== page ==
Referring to FIG. 5, a vacuum form mold 36 is used to heat seal the laminated composite 28 to the polyurethane sheath 16. First a ring-shaped piece of laminated composite 28, is placed in the mold 36 with the urethane side 34 facing up. Next a sheet of polyurethane, i.e. the sheath material 16, is placed in the mold 36 on top of the laminated composite 28. The polyurethane is vacuum formed under increased pressure and temperature in the mold 36 causing a heat seal between the polyurethane sheet 16 and the urethane surface of the laminated composite. The thus formed sheet 16 and its integrally attached composite 28 is then assembled in a conventional manner as part of the ear seal 12.

The polyester nap material 30 is thus integrally applied in an efficient cost effective manner, and once in place, contributes significantly to overall comfort without in any way disrupting or lessening the noise attenuating capabilities of the ear seal.

The foregoing description has been limited to a specific embodiment of the invention. It will be apparent, however, that variations and modifications can be made to the invention, with the attainment of some or all of the advantages of the invention. Therefore, it is the object of the appended claims to cover all such variations and modifications as come within the true spirit and scope of the invention.

Patent Citations
Cited PatentFiling datePublication dateApplicantTitle
US4572323 *Mar 20, 1984Feb 25, 1986Racal Safety LimitedHearing protectors
US4572324 *May 10, 1984Feb 25, 1986Akg Akustische U.Kino-Gerate Gesellschaft MbhEar piece construction
US4856118 *Feb 11, 1987Aug 15, 1989Bose CorporationHeadphone cushioning
US4905322 *Apr 18, 1988Mar 6, 1990Gentex CorporationEnergy-absorbing earcup assembly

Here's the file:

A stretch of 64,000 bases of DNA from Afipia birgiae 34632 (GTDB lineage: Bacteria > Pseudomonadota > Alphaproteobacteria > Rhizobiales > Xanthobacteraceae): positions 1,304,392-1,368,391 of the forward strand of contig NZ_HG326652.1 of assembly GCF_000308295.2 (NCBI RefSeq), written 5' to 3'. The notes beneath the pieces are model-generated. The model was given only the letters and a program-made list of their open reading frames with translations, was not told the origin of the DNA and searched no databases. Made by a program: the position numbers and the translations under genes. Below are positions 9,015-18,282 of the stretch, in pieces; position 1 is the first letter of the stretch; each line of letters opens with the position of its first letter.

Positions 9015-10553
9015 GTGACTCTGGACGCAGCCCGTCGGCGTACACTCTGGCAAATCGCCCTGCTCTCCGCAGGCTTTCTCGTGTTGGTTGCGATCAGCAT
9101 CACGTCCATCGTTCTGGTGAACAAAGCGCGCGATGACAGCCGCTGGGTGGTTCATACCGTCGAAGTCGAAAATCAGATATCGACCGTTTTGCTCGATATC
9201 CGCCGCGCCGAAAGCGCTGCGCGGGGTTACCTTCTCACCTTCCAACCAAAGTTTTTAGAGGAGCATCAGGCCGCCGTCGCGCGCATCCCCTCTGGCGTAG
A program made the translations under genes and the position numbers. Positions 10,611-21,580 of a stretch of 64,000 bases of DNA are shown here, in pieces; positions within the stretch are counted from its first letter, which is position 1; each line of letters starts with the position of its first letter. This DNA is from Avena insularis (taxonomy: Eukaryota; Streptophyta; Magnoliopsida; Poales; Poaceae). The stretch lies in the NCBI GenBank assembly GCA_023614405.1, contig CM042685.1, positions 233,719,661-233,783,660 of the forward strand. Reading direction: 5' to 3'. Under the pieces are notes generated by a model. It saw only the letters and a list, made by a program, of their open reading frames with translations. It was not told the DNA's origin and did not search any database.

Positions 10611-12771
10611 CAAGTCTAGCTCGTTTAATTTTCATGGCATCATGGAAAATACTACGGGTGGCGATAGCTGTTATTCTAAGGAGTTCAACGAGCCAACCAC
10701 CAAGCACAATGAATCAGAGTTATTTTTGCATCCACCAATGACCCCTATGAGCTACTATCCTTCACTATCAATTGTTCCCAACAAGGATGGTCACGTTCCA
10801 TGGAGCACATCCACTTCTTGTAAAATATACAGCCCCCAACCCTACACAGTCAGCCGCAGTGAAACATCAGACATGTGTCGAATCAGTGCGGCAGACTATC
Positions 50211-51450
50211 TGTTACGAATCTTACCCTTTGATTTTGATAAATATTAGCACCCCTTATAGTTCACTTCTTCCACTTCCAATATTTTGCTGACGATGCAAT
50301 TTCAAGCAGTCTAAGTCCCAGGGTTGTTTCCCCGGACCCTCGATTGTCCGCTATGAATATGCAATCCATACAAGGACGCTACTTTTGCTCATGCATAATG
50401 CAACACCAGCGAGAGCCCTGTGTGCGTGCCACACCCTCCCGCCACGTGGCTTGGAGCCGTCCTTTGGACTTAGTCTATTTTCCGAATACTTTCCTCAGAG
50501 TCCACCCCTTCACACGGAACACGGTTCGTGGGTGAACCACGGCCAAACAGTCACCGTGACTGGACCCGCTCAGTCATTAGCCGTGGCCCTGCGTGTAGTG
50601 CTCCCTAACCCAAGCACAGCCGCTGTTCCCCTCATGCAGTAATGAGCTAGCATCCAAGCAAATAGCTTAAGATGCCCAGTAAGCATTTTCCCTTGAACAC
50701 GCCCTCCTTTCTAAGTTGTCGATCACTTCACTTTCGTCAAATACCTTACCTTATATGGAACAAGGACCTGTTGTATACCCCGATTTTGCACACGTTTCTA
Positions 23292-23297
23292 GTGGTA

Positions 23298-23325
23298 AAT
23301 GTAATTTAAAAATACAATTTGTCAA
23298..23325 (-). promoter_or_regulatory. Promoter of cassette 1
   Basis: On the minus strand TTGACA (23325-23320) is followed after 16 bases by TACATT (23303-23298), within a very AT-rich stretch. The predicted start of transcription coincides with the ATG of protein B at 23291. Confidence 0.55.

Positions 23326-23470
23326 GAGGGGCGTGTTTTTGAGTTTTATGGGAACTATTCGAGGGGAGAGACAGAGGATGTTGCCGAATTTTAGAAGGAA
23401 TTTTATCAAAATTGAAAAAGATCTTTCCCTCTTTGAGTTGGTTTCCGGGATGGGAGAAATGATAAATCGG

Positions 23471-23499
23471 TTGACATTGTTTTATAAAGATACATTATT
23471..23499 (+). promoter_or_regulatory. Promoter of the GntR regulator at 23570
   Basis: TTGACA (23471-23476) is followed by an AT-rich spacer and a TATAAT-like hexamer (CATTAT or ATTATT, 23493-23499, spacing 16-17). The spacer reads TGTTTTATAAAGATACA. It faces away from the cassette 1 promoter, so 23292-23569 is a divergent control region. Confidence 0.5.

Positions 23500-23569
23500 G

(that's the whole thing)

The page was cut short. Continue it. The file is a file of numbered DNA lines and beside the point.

US5138722 *Jul 2, 1991Aug 18, 1992David Clark Company Inc.Headset ear seal
US5148887 *Apr 1, 1991Sep 22, 1992Gentex CorporationEarcup assembly incorporating mechanical active noise reduction
Referenced by
Citing PatentFiling datePublication dateApplicantTitle
US6332223 *Apr 5, 2000Dec 25, 2001Gray Matter Holdings, LlcApparatus and method for making an ear warmer having interior seams
US6499146Dec 21, 2001Dec 31, 2002Gray Matter Holdings LlcEar protection device
US6502247Oct 18, 2001Jan 7, 2003Gray Matter Holdings LlcApparatus and method for making an ear warmer having interior seams
US6502248Nov 7, 2001Jan 7, 2003Gray Matter Holdings LlcApparatus and method for making an ear warmer and an ear warmer frame
US6684976Apr 12, 2002Feb 3, 2004David Clark Company IncorporatedHeadset ear seal
US6735784Jan 28, 2002May 18, 2004180S, Inc.Apparatus and method for making an ear warmer and an ear warmer frame
US6856690Jan 9, 2002Feb 15, 2005Plantronis, Inc.Comfortable earphone cushions
US7043038Jul 24, 2002May 9, 2006Phonak AgIn-the-ear hearing device
US7454028Apr 17, 2006Nov 18, 2008Phonak AgIn-the-ear hearing device
US8746397Oct 5, 2012Jun 10, 2014Hearing Components, Inc.Foam cushion for headphones
EP1385355A1 *Jul 24, 2002Jan 28, 2004Phonak AgIn-the-ear hearing device
WO2001076402A1 *Apr 5, 2001Oct 18, 2001Gorgonz GroupApparatus and method for making an ear warmer and an ear warmer frame
Classifications
U.S. Classification181/129, 2/209
International ClassificationA61F11/14, H04R1/10, H04R5/033
Cooperative ClassificationH04R5/033, H04R1/1083, A61F11/14
European ClassificationA61F11/14
Legal Events
DateCodeEventDescription
Dec 10, 2002FPExpired due to failure to pay maintenance fee
Effective date: 20021013
Oct 15, 2002LAPSLapse for failure to pay maintenance fees
Apr 30, 2002REMIMaintenance fee reminder mailed
May 20, 1996ASAssignment
Owner name: DAVID CLARK COMPANY, INC., MASSACHUSETTS
Free format text: ASSIGNMENT OF ASSIGNORS INTEREST;ASSIGNORS:URELLA, RICARD M.;DALBEC, ROBERT E.;FRATANTONIO, DOMENICL.;REEL/FRAME:008024/0453
Effective date: 19960516